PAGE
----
Keith Oliver was diagnosed with Alzheimer’s disease in 2010. He talks about how he has coped and shares his advice for others who have just received a diagnosis…
I was 54 years old in 2010 when I was told by a neurologist completely out of the blue that he thought I had Alzheimer’s disease and was sending me for tests to confirm it. I had booked a family holiday to Australia and he recommended we cancel it. My family and I felt vulnerable and in shock and almost took his advice. But I was determined not to cancel the holiday. We amended the itinerary slightly and went away. We’ve been five more times since. We have tried not to put life on hold.
When you are first given a diagnosis, it’s important to realise that everyone is different. Each situation is unique. You may be in shock and you may have lots of questions. You may need some time for it to sink in.
But there are practical issues to think about. You have a legal obligation to notify the DVLA. Lasting Power of Attorney should be done very early on too. This usually takes the pressure off. I would suggest getting wills up to date as well. My wife and I did both of our wills at the same time so it wasn’t one-sided and this worked very well. Once it’s done, the pressure is off again and you can park any worries about paperwork.
In my situation, I felt that knowledge was power. I didn’t want it to be me battling against Alzheimer’s disease. With this in mind, information was power. I wanted to understand as much as I could about the disease in order to manage it and then try and control it. I didn’t want to fight it but wanted to try and be in control of my life. I began reading up about the disease. I visited websites and read books. My own book, Walk the Walk, Talk the Talk (available at Alzheimer’s Society’s online store) gives insight into my life before, during and after the diagnosis and may be helpful.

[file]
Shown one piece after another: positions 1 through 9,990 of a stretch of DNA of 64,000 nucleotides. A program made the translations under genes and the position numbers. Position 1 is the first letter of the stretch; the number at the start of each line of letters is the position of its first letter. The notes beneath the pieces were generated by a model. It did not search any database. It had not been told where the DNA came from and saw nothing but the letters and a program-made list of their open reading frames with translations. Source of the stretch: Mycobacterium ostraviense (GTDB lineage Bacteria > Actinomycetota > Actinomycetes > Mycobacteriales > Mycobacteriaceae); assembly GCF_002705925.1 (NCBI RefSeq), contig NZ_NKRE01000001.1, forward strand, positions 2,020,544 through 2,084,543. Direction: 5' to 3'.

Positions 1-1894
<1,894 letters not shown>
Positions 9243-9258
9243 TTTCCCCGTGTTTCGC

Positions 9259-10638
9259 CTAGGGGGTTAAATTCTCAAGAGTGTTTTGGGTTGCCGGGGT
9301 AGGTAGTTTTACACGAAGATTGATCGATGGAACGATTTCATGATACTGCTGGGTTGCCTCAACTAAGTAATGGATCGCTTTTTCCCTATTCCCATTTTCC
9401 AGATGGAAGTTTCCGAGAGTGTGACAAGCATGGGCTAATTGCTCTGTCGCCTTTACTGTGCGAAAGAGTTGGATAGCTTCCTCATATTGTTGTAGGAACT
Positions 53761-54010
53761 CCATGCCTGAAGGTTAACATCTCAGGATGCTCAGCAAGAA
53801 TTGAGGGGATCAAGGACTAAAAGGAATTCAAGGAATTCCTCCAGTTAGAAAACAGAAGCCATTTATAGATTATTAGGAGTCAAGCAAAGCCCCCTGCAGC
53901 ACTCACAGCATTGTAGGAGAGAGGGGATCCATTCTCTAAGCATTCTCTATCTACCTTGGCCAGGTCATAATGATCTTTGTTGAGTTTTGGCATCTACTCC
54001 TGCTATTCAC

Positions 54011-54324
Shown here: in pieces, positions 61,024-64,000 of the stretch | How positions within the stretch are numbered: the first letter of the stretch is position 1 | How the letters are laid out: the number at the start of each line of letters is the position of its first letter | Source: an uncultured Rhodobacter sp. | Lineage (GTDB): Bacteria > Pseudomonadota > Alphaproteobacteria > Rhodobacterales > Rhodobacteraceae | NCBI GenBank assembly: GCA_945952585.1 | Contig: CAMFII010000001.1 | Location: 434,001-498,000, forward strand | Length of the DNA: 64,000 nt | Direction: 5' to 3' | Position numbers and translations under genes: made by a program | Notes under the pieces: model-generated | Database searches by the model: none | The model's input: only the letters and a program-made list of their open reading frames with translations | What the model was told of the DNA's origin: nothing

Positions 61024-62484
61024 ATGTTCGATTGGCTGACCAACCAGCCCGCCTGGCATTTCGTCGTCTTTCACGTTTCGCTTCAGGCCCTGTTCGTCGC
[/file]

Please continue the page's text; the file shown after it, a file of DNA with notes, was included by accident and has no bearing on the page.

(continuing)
I also think it’s important to have a good, open conversation with your GP. Talk to them about a care plan and find out what support is going to be offered. Ask if there is any medication you can be given for your dementia (to help manage the symptoms) and ask for it to be prescribed as early as possible. Ask if there is an Admiral Nurse in your area – these are dementia-trained nurses on hand to provide help and support to families living with dementia (https://www.dementiauk.org/how-we-help/admiral-nursing/)
Meeting others in similar situation can be very helpful too, but again everyone is different. Some people would prefer to be alone while others just want those close to them around.
I would also recommend watching videos and interviews featuring people with dementia. They can be very helpful. There are lots of dementia diaries and videos and YouTube can be a good resource.
Don’t give up, live for today and make sure you have things planned, like holidays or outings, that you can look forward to in the very near future. Then make it happen. This works for me! Finally, try to be adaptable and seek inner strength and support from others. Support is key.
Keith will be speaking at this year’s Alzheimer’s Show in London on 9 June 2017. Visit https://alzheimersshow.co.uk
Keith your thoughts are spot on thank you. I am the daughter of a step father and then Mum with dementia – different types so different effects. Your point about getting information is so right. We are as so far ahead of the curve as we can be and those considerations of LPAs and wishes are very important. Don’t sit back – be proactive and use the information available is such a good message.